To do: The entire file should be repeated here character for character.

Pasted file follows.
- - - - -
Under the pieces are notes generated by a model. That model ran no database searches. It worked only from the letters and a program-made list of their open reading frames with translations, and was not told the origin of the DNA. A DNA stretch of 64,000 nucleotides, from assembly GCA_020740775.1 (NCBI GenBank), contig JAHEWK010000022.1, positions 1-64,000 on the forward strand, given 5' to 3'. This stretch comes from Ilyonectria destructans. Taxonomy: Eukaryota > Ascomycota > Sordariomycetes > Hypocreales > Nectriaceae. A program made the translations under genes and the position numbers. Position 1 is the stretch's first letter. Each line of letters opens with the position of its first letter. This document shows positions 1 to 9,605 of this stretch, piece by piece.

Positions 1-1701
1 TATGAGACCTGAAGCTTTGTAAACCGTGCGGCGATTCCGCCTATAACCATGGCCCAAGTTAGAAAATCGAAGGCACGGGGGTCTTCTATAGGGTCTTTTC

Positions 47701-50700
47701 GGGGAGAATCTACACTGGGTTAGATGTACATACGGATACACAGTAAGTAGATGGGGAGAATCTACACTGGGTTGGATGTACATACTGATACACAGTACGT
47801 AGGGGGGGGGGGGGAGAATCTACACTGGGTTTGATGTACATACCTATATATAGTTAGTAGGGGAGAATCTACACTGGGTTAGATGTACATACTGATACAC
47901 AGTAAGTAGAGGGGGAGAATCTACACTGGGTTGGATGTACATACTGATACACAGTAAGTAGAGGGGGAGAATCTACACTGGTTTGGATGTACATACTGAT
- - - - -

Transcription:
Under the pieces are notes generated by a model. That model ran no database searches. It worked only from the letters and a program-made list of their open reading frames with translations, and was not told the origin of the DNA. A DNA stretch of 64,000 nucleotides, from assembly GCA_020740775.1 (NCBI GenBank), contig JAHEWK010000022.1, positions 1-64,000 on the forward strand, given 5' to 3'. This stretch comes from Ilyonectria destructans. Taxonomy: Eukaryota > Ascomycota > Sordariomycetes > Hypocreales > Nectriaceae. A program made the translations under genes and the position numbers. Position 1 is the stretch's first letter. Each line of letters opens with the position of its first letter. This document shows positions 1 to 9,605 of this stretch, piece by piece.

Positions 1-1701
1 TATGAGACCTGAAGCTTTGTAAACCGTGCGGCGATTCCGCCTATAACCATGGCCCAAGTTAGAAAATCGAAGGCACGGGGGTCTTCTATAGGGTCTTTTC

Positions 47701-50700
47701 GGGGAGAATCTACACTGGGTTAGATGTACATACGGATACACAGTAAGTAGATGGGGAGAATCTACACTGGGTTGGATGTACATACTGATACACAGTACGT
47801 AGGGGGGGGGGGGGAGAATCTACACTGGGTTTGATGTACATACCTATATATAGTTAGTAGGGGAGAATCTACACTGGGTTAGATGTACATACTGATACAC
47901 AGTAAGTAGAGGGGGAGAATCTACACTGGGTTGGATGTACATACTGATACACAGTAAGTAGAGGGGGAGAATCTACACTGGTTTGGATGTACATACTGAT